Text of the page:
When it comes to strategic bombers, the B-2 Spirit and the B-52 Stratofortress couldn’t be any more different. Despite both being strategic bombers, each platform was created with specific mindsets in place in regards to their application. As the United States Air Force has continued to adapt to future threats from abroad they have also had to adapt their toolset to address different threats.
According to the Pentagon’s new assessment of threats from China and Russia, it seems that the B-2 bomber will see the end of its service life before the nearly 66-year-old B-52 which has seen action in nearly every Conflict the USAF has been involved in since the Cold War.
However, alongside the B-21 Raider, the B-52 will remain as the B-2 descends into the shadows of aviation history. The B-2 tends to suffer in several areas where the B-52 does not. Primarily the mission set that the B-2 was designed for no longer applies in today’s modern air combat theatre.
While it may seem odd to phase out the high-tech stealthy heavy strategic bomber before the massive eight-engined B-52 there is solid logic behind the decision. The B-2 costs a whopping $2 billion per aircraft with the USAF having had a total of 21 built. The remaining 20 aircraft will be gradually phased out as the next-generation B-21 Raider nuclear-capable stealth bomber comes online.
The B-2 was introduced during a time when a long-range, stealth nuclear-capable bomber was a pipe dream to most nations – most notably Russia during the Cold War. The idea behind the aircraft was to have a heavy strategic bomber capable of penetrating the USSR’s air defenses to deliver critical strikes on target should the need arise.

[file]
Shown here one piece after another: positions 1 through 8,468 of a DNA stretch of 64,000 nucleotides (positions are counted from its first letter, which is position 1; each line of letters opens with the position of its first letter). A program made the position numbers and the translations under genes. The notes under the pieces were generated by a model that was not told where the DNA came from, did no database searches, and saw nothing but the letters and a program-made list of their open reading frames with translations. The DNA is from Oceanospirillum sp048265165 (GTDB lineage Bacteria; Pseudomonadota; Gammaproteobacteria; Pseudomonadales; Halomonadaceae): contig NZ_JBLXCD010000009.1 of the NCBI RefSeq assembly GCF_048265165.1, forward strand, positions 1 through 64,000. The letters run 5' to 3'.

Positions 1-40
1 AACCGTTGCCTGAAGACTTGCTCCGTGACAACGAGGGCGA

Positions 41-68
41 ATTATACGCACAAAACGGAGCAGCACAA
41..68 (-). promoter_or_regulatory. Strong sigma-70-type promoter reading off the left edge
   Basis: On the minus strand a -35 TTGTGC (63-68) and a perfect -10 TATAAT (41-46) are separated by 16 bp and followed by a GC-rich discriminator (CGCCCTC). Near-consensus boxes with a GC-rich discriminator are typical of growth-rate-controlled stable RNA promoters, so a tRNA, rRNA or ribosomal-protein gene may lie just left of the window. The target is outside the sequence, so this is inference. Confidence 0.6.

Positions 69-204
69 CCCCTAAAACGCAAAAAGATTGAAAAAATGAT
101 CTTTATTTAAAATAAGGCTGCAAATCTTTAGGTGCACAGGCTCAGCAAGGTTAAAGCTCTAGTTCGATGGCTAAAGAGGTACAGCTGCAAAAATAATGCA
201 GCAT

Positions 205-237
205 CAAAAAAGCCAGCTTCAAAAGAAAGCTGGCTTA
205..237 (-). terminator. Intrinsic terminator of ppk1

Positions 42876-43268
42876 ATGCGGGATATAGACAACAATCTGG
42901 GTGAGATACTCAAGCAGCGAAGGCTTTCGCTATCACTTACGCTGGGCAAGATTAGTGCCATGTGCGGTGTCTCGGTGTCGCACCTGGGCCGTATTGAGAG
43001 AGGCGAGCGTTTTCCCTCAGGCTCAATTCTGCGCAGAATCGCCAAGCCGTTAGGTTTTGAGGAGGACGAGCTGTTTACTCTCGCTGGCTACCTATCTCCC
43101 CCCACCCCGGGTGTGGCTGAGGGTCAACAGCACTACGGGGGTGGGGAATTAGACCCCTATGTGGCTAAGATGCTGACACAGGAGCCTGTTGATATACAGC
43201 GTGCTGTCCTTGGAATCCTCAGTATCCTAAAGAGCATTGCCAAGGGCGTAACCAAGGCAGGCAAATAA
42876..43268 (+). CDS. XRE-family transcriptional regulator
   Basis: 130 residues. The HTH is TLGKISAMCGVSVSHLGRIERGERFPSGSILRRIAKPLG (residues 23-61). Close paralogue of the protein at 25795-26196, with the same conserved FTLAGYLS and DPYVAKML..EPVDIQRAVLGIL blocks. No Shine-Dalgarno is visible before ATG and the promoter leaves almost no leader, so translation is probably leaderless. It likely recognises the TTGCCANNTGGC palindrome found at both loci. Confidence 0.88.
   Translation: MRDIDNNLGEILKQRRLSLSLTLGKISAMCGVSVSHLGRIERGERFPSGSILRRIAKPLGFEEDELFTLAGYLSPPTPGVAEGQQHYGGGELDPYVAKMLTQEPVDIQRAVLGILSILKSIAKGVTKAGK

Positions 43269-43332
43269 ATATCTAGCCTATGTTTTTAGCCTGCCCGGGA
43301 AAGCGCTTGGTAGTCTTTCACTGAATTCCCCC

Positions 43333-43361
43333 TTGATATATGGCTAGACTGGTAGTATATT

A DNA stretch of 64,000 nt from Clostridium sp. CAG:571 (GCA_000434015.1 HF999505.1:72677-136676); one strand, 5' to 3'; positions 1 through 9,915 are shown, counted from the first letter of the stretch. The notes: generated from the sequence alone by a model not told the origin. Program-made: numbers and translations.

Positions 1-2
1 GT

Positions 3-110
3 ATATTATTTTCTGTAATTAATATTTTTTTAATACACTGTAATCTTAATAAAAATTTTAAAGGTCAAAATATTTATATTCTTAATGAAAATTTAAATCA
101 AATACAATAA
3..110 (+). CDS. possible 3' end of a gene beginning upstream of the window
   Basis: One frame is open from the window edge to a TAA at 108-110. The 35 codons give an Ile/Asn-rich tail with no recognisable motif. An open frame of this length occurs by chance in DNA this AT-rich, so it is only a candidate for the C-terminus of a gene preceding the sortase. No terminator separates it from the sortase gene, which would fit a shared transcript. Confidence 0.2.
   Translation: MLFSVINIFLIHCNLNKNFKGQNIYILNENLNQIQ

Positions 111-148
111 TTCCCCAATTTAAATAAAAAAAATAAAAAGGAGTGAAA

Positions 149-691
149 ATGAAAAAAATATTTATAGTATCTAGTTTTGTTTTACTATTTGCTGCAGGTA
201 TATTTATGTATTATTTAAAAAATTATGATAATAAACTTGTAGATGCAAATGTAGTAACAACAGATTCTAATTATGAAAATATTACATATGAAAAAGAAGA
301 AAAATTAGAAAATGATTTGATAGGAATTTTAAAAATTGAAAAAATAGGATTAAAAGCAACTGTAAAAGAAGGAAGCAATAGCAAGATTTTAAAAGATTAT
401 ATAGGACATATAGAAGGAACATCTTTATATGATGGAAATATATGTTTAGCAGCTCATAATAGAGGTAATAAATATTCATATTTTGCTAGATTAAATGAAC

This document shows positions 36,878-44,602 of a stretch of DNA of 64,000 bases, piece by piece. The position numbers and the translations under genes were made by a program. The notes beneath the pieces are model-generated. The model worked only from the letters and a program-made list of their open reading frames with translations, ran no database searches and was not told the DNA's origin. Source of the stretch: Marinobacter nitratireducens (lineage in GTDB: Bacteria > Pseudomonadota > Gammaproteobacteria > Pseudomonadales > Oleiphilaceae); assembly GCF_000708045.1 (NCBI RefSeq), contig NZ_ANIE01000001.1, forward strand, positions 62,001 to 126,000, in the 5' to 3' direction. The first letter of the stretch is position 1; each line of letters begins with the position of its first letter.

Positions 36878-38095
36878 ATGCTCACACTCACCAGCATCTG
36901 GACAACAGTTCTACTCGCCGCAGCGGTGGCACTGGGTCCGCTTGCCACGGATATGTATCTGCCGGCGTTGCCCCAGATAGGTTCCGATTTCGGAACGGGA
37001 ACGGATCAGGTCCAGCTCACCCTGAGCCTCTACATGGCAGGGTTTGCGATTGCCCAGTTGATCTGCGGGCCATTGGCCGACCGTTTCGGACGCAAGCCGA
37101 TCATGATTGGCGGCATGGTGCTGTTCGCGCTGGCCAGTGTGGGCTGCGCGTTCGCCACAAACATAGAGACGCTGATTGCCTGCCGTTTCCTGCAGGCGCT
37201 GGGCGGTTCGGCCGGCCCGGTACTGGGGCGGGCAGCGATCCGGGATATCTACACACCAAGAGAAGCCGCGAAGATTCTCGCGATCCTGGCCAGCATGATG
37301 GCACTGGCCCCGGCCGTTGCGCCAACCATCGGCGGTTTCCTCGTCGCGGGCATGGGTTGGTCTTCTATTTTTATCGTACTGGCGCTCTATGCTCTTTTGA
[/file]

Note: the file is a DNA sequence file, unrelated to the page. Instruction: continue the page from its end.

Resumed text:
However, after the collapse of the Soviet Union, the B-2’s impressive capabilities were rarely needed. It first saw combat in 1999 during the Kosovo war and went on to fly a few combat sorties in Iraq and Afganistan and only 5 total combat sorties since 2011 with all of them being inside Libya. All of these recent strikes have been made against combatants who couldn’t hope to even test the plane’s advanced stealth capabilities.
Conversely, the B-52 is going on its 66th birthday and is still in widespread use. The USAF has even gone as far as to bring mothballed B-52s out of the boneyard and make combat-ready. Despite its age, the B-52 has been able to make itself useful due to it being able to handle much of the wide array of ordnance that the Air Force uses.
The B-2 however, will not have its responsibilities taken over by the B-52. The B-52 will continue to be used as a heavy strategic bomber as well as a standoff platform for launching long-range weapons in a moment’s notice from beyond enemy reach.
The B-2 will instead be replaced by the up and coming B-21 Raider which will fill the gap that Chinese strategic air defenses can now bring against the B-2 to expose its vulnerabilities. The B-21 Raider is scheduled to start integrating with the existing B-2, B-52 bomber fleets by 2025.